Hello everyone- dunno if this is the forum i should be posting to, but the forum says OO so ... but anyway we are designing a J2EE application (somethign about searchign for properties in an area) which has four major players 1. The person that searches for properties 2. the person that adds properties (registers with the system) 3. the person that is a state-employed economic development professional for a particular area 4. a basic onsite-administrator to watch over the system. (someone like a super-user, can) Requirements-wise hierarchy: Admin -> EDP -> Realtor -> Site Selector the Admin is at the top of the tree, enjoying all the privileges of those under her/him. in the above list, 4 can do what all 3,2,1 can do and 3 all that 2,1 and 2 all that 1 can do (a project requirement). Now my first approach was to model a *Manager for each of the above functionality, import a particular *Manager, and use the method i need. Scenario: like when teh administrator (AdminManager) wants to search for a property, u use the search method of the site selector (SearchManager). But now, my project manager has come up with a class-design model in which say the AdminManager extends the EDPManager which the RealtorManager(whatever) which extends the SearchManager. This way for the above scenario, the AdminManager will have inherited the search() method of the SearchManager. Design-wise hierarchy: AdminManager -> EDPManager -> RealtorManager -> SearchManager now, the SearchManager is at the root of the tree with the AdminManager all the way down, leaf-node, whereas in the requirements-hierarchy the Admin was at the root. My problem is- i'mhaving trouble in the way the thing is reversed .. is that what OO is? i mean.. inheritance - subclassing .. the lower down the inheritance tree you are, the more functionality you have, that makes sense actually but i feel kinda uncomfy that the AdminManager is at the leaf-node level class-wise whereas he/she is at the root requirements-wise , i guess that's OO after all, more specialization, more levels down the tree. but is more specialization the same as more privileges in the system??(according to the project requirements). Am sorry if this is too little information/explanation but can explain more once anyone gets what i'm saying and posts back. -hoping to see a reply
I like your first two actors because you describe what they do. The third one is a place in the food chain in the world, but doesn't tell me what they do. The last one is a bit of both. When finding actors, focus on the ROLE not the person you know will do the job or the job title. A human can play any number of roles. Darned users make everything so hard! I've given up trying to put roles & priviliges into hierarchies. There are always exceptions, somebody who can do A and D but not B and C in between. It's also a problem is to make somebody's role their Java class. What if they change roles? Maybe somebody gets prmoted. Or an administrator wants to look for a property for herself? You can't change an object's class in flight. You can easily change their roles or give them multiple roles if you mapped it all right. The whole notion of users - groups - roles - permissions is pretty well evolved and is used in some variation in many places. As an alternative, see if patterns like Strategy or State makes sense. If you can say "While I'm doing this role, I can do these things in this way" maybe you can make a special class for exactly that behavior and a Person object can use that behavior for a while, and switch to another behavior class at a later time. We often encourage people to let patterns emerge. Work on your code until one day you say "Hey, this is turning into State!" and then see the pattern book for conventional names, anything you might have missed. And here I go pointing you toward the patterns first. To let me off the hook, tell me you have some code and it's kinda starting to look like one of those Hope that helped!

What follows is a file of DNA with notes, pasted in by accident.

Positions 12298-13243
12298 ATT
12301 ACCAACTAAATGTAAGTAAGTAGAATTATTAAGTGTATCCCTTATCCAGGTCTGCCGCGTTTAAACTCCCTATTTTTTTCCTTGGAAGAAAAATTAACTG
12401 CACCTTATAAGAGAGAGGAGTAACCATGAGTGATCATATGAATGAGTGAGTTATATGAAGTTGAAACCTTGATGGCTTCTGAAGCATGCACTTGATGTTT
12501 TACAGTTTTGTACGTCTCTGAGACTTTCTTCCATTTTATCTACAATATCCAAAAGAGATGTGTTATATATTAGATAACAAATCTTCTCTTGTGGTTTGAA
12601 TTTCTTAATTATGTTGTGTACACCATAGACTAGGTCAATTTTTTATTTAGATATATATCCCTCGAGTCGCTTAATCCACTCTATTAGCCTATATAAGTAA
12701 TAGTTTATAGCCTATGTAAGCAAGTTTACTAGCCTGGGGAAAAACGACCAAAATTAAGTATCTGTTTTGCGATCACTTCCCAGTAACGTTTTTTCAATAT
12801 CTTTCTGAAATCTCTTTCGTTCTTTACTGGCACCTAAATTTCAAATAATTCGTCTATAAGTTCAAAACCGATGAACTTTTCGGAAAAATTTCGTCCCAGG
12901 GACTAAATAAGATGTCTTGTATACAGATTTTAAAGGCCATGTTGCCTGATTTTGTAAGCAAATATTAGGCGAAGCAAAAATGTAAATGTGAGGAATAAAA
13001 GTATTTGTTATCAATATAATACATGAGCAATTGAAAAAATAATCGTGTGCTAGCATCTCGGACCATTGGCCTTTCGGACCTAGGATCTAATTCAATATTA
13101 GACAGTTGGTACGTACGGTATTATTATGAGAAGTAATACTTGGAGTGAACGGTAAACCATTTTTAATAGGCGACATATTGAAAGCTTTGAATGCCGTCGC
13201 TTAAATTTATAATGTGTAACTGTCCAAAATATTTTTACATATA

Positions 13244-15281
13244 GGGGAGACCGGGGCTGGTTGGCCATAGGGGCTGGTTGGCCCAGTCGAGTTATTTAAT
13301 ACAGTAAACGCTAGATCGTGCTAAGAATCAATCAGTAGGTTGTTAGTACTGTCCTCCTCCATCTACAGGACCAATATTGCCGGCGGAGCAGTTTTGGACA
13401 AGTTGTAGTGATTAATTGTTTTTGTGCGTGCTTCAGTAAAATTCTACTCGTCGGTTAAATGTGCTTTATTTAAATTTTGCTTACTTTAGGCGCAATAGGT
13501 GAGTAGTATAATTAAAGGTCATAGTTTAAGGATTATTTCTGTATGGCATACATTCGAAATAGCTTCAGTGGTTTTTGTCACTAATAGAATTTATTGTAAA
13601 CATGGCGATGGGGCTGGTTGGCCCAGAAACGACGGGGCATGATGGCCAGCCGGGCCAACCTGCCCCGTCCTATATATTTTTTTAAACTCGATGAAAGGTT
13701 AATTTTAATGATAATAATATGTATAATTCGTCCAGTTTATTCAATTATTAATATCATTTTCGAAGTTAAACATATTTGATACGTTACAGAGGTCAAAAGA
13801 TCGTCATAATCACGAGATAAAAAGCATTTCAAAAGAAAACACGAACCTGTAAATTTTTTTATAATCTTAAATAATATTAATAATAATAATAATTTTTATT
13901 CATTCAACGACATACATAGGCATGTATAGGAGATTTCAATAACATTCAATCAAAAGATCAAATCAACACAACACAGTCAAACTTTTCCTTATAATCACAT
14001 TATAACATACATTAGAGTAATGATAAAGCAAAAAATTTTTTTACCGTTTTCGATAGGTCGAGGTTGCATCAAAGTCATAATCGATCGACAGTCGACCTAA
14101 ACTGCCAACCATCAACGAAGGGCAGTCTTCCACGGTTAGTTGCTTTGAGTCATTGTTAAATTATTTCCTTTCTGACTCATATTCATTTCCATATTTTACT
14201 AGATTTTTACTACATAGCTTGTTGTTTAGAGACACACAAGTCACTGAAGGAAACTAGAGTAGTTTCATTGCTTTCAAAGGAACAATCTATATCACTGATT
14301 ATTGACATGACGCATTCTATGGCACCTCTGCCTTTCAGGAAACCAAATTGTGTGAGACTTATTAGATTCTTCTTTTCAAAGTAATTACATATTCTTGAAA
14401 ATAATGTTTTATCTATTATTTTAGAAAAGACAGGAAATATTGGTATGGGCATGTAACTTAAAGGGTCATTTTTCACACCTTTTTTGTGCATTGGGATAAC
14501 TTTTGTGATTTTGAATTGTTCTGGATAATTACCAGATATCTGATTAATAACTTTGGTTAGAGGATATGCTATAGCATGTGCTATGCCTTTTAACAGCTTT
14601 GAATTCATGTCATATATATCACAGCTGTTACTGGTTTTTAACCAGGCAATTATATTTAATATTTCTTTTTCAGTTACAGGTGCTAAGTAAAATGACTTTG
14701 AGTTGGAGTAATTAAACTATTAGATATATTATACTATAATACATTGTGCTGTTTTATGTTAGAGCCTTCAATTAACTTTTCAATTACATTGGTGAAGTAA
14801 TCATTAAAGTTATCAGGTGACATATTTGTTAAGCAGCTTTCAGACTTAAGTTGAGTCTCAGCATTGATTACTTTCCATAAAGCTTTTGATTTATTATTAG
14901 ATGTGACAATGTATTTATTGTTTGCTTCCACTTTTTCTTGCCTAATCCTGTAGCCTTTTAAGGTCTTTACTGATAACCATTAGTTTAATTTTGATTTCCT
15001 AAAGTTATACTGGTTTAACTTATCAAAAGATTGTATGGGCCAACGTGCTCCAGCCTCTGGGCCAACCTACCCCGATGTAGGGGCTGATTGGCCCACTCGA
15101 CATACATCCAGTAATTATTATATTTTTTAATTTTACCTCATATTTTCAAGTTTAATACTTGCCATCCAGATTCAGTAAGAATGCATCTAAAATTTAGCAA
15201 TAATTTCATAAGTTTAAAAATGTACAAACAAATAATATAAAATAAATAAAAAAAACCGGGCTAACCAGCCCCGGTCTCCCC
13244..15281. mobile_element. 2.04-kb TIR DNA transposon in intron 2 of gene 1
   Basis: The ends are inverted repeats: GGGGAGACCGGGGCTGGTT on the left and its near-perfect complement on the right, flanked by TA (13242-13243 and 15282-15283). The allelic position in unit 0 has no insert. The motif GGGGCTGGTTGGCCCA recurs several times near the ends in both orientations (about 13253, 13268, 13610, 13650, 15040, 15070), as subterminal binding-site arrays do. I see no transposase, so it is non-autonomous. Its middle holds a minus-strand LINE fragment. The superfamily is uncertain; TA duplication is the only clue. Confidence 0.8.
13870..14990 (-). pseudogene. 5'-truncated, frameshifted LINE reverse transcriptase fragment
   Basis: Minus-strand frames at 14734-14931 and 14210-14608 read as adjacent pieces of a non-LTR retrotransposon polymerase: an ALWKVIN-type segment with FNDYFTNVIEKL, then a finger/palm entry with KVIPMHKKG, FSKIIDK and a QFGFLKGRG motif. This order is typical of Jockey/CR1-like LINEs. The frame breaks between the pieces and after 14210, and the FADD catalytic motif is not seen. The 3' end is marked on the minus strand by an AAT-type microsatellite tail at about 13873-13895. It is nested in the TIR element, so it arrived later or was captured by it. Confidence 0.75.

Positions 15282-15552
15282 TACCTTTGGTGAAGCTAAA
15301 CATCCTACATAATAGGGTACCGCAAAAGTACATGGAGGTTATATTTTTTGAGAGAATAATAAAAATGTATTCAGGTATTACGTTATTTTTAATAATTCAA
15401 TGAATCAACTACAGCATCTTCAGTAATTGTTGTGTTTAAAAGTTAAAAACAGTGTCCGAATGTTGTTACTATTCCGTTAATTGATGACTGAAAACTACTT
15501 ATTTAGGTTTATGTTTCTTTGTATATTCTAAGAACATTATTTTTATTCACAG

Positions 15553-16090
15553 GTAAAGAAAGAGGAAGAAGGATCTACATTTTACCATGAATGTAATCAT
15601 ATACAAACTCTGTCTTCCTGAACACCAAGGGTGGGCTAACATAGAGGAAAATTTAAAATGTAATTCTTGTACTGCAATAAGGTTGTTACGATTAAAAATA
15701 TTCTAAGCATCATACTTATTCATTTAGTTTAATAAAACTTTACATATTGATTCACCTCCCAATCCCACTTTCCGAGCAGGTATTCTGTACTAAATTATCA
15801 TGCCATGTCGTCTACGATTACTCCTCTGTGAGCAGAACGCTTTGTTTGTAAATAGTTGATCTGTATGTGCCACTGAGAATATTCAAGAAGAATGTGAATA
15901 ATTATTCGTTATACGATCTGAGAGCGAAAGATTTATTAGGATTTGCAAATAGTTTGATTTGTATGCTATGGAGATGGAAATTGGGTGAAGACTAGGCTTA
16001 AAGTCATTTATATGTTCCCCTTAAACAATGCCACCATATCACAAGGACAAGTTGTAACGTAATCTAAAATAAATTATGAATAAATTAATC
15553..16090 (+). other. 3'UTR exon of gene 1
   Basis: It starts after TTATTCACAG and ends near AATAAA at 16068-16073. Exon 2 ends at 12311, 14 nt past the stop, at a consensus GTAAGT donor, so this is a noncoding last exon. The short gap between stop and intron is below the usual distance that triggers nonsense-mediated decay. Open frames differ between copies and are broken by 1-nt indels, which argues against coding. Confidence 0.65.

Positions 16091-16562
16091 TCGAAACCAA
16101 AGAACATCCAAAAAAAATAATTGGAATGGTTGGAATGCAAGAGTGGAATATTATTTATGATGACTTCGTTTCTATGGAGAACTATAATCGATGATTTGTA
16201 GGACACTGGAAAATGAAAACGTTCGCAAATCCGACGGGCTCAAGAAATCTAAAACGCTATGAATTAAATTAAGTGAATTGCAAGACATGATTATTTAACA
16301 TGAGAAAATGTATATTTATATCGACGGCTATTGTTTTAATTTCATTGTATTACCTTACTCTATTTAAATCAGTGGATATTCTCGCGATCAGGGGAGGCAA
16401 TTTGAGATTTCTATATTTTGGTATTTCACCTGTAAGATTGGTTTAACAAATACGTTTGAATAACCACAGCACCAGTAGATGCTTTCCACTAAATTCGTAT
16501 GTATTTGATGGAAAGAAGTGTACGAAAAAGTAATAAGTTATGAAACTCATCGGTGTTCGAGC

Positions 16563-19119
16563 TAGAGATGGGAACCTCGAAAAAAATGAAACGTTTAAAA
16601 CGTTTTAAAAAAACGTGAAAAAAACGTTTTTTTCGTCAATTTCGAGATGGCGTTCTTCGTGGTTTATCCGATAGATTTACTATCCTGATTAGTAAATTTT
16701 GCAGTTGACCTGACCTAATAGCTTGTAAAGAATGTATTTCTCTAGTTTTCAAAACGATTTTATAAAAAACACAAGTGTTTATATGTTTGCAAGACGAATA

A good question is never answered. It is not a bolt to be tightened into place but a seed to be planted and to bear more seed toward the hope of greening the landscape of the idea. John Ciardi
Joined: Jan 08, 2004
Hey- thanks for your input. the link was very informative. but during a meeting w/ my team, the lead programmer was saying that for our web application, it was not really necessary that we use the hierarchy as designed and the *Manager would be separate entities. the AdminManager would just import the SearchManager and use the methods within, which was more comforting to me. not now, but maybe when it's a really complex system with roles/states adn stuff like that, we'd look into patterns and follow them perhaps. but i'd definitely like a definitive answer to this u know
Joined: Jan 29, 2003
Ah, I first took your class hierarchy to represent people. We have a "user" class that represents all users of the system, no hierarchy of classes to match hierarchy of job titles. Roles & permissions control what each user can do. But now I think you're maybe showing us service classes that actually do the search work or do the admin work. Those should also definitely not be in a hierarchy. Services can certainly call each other. But I'm not sure they need to. Why would an admin service call a search service? Can you describe your architecture a bit ... user clicks search ... what happens?